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February 25 1899

Forest City - voted emphatically for the purchase of a farm by the poor directors where the indigent of that place will hereafter find a comfortable home. Neither the taxpayers nor the poor of Forest City will ever regret the action. AND Forest City can now be safely placed in the column with Susquehanna as one of the banner Democratic towns of this county.


Harford - The Harford band will give a concert in the Odd Fellows' Hall, Monday evening, March 6, assisted by the Gibson Band and Miss Jennie Moore, of New Milford. The program is a good one and all attending are assured of a splendid musical treat.


Lanesboro - The hand fire engine which had done valiant service as the property of Rough & Ready Fire Company of Montrose has been sold to the newly organized Lanesboro fire department. The apparatus has reached its destination and undergone a successful trial.


Great Bend - The Junior League of the Methodist church held a pink tea social in the church parlors on Friday evening.


Rush - The hoisting of the bell to the belfry of the Baptist church on Saturday, the 25th, was successfully accomplished under the engineering skill of County Surveyor Hickok. The bell is a large one weighing, without the bearings, 850 lbs and barely cleared the aperture by an inch. The hoisting apparatus worked perfectly and it only took ten minutes to raise it from the ground and place it in its proper position. Great credit is given Mr. Hickok for the successful accomplishment of the feat, as it had been proposed to send of L.B. Pickett, who raised the Fairdale bell, but that was overruled in favor of home talent. The bell is an exceedingly sweet toned one and the society is to be congratulated on the possession of such a pleasant addition to the church.


Jackson - Uncle Charles French, after an illness of ten days from grip, died Feb. 19th. He was the oldest man in the township and at his decease had attained to the advanced age of 89, having been born in Vermont, Aut. 9th, 1809. He came to Jackson in 1832. He married Eliza Wilder, also of Vermont, and from their union ten children were born.


Springville - Sugar makers are just boiling over with sweetness these days. AND N.D. and Geo. Taylor are doing a right smart lot of work at their gallery. One dozen pictures for half a dollar.


Susquehanna - At a recent ball of the S.A.C. held this place, Miss Mamie O'Neill was [the] bell. Miss O'Neill wore a pink satin, elegantly trimmed with pearl passementerie and chiffon.


Ararat - Those who neglected to get their ice before the blizzard are having an unpleasant task harvesting and hauling it now.


Hopbottom - Mrs. E.A. Williams visited her daughter in Binghamton and got caught in the blizzard. You could not see but a little ways, it snowed and blowed so hard, but when over the snow plow was used; men and boys using the shovel very brisk to keep warm. The street cars stopped running, and but few ran on the other roads.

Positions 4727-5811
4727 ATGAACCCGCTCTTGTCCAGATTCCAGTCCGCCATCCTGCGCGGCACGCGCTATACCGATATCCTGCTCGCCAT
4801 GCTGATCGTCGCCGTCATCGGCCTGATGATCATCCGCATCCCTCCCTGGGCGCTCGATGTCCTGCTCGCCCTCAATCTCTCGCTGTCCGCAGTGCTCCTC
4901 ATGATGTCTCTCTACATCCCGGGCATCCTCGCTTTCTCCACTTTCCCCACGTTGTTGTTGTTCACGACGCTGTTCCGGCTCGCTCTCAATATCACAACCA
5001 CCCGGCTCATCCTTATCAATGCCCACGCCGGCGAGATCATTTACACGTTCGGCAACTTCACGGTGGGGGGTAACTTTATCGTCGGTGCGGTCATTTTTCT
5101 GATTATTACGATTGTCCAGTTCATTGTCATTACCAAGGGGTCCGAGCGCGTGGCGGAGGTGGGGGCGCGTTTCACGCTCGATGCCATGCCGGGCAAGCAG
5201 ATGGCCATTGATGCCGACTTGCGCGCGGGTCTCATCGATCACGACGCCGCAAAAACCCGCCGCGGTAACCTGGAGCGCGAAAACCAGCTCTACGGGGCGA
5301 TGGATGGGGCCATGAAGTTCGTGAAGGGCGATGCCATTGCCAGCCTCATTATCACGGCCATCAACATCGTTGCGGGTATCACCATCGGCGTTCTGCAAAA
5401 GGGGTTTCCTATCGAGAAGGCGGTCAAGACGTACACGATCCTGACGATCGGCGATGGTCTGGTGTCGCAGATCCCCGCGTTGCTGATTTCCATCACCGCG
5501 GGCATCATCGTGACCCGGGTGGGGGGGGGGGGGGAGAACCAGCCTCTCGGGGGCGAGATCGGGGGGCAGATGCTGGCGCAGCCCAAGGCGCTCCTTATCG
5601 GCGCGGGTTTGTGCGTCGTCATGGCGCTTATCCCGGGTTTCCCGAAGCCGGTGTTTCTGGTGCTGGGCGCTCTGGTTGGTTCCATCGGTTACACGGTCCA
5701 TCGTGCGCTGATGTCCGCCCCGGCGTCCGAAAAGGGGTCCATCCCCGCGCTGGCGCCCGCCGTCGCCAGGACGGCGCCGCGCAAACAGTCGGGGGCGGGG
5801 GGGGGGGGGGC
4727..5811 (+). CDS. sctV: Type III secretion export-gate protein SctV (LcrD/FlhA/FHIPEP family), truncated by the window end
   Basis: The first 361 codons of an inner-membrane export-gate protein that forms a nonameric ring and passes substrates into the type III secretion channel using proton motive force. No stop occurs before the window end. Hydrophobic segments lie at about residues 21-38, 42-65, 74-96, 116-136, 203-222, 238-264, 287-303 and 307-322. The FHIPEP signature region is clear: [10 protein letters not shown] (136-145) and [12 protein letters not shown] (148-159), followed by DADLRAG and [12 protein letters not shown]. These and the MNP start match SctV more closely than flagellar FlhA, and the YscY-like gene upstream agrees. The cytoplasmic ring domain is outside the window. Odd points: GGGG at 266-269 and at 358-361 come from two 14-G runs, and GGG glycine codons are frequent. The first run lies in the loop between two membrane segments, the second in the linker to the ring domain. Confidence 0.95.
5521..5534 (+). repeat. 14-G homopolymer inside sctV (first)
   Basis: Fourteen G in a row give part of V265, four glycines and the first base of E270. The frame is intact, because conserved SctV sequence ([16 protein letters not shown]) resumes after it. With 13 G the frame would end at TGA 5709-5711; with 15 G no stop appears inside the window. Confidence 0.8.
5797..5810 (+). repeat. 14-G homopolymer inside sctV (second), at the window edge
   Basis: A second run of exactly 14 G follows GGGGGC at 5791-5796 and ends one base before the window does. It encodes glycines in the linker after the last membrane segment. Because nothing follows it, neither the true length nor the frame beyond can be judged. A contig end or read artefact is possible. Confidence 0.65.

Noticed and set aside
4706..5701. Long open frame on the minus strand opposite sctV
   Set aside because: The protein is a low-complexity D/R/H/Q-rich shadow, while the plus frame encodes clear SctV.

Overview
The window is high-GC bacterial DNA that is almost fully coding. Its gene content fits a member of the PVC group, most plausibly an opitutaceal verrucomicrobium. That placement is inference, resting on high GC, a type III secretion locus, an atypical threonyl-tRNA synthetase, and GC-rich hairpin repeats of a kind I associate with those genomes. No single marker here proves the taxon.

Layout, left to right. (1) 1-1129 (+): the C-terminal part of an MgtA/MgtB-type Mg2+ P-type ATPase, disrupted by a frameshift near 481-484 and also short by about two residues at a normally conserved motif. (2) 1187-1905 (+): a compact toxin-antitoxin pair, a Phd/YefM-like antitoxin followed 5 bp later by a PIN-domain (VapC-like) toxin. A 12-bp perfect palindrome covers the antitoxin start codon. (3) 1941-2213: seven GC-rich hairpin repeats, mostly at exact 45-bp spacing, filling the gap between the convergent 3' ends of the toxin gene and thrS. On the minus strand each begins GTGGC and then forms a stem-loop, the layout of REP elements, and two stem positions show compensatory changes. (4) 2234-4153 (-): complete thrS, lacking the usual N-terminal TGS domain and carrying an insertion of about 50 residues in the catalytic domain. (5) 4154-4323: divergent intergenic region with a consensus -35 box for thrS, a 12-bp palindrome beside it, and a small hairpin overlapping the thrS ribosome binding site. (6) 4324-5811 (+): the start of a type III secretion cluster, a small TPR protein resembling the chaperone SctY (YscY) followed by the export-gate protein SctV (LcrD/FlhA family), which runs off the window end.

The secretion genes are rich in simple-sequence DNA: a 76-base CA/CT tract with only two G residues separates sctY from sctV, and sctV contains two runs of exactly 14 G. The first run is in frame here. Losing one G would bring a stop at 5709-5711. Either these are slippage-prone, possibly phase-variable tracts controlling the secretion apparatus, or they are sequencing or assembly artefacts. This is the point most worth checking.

Kingsley - The pupils of the Kingsley graded school and their teachers enjoyed a sleigh ride on Monday to the home of Miss Louise Sophia, the primary teacher, where they were delightfully entertained.


Flynn - Jim, when you take your sweetheart out again, keep your cutter [sleigh] right side up. AND On account of the storm Maggie Golden and Lizzie McCormick were unable to reach their schools on Tuesday.


Quaker Lake - The Quaker Lake Creamery Company advertises for a buttermaker. Married men need not apply.


Silver Lake - Some of the officers of the A.O.H. thought it would not pay to walk to the meeting in the rain Sunday, on $1 a year salary.


Herrick Centre - John Murray has sold his fast horse to the man who has taken the Tresco mail route to Uniondale, to commence March 1, and to be a daily mail. According to the price for carrying the mail the driver needs a fast horse. AND Town meeting in Herrick was a wide awake one and one of great interest. There were 7 Republicans elected, 4 Prohibitionists and 2 Democrats. There was a good deal of loud talk by one of the Prohibition leaders on election day near the polling place, against Mr. P.H. Flynn (Dem) for school director, on account of Mr. Flynn being a hotel-keeper, but it did not seem to cut any ice, as he received the largest vote of any of the School Directors. There was great debate about who was and wasn't on the ticket and a decision by the State Superintendent that the voters were ignorant of. The debate ran well into the next day.


Death of Amos Bunnell: The late Amos Bunnell, of Rush, whose funeral took place on Sunday, the 19th, lived to the unusual age of 95 years and 3 months, retaining much of his native vigor up to a year or so of his death. He frequently walked to Birchardville, a distance of five miles, after he had passed 90. His memory of much of the early history of Montrose and vicinity and of the older inhabitants was quite vivid, and he liked to dwell on old times, old customs and contrast them with the present. At one time nearly everything was bought and sold by barter and a poor man had hard work to secure money to pay taxes, which had to be paid in cash. He remembered the first store in Montrose, the first store in Rush, the first wheeled vehicle and nearly the first of everything.

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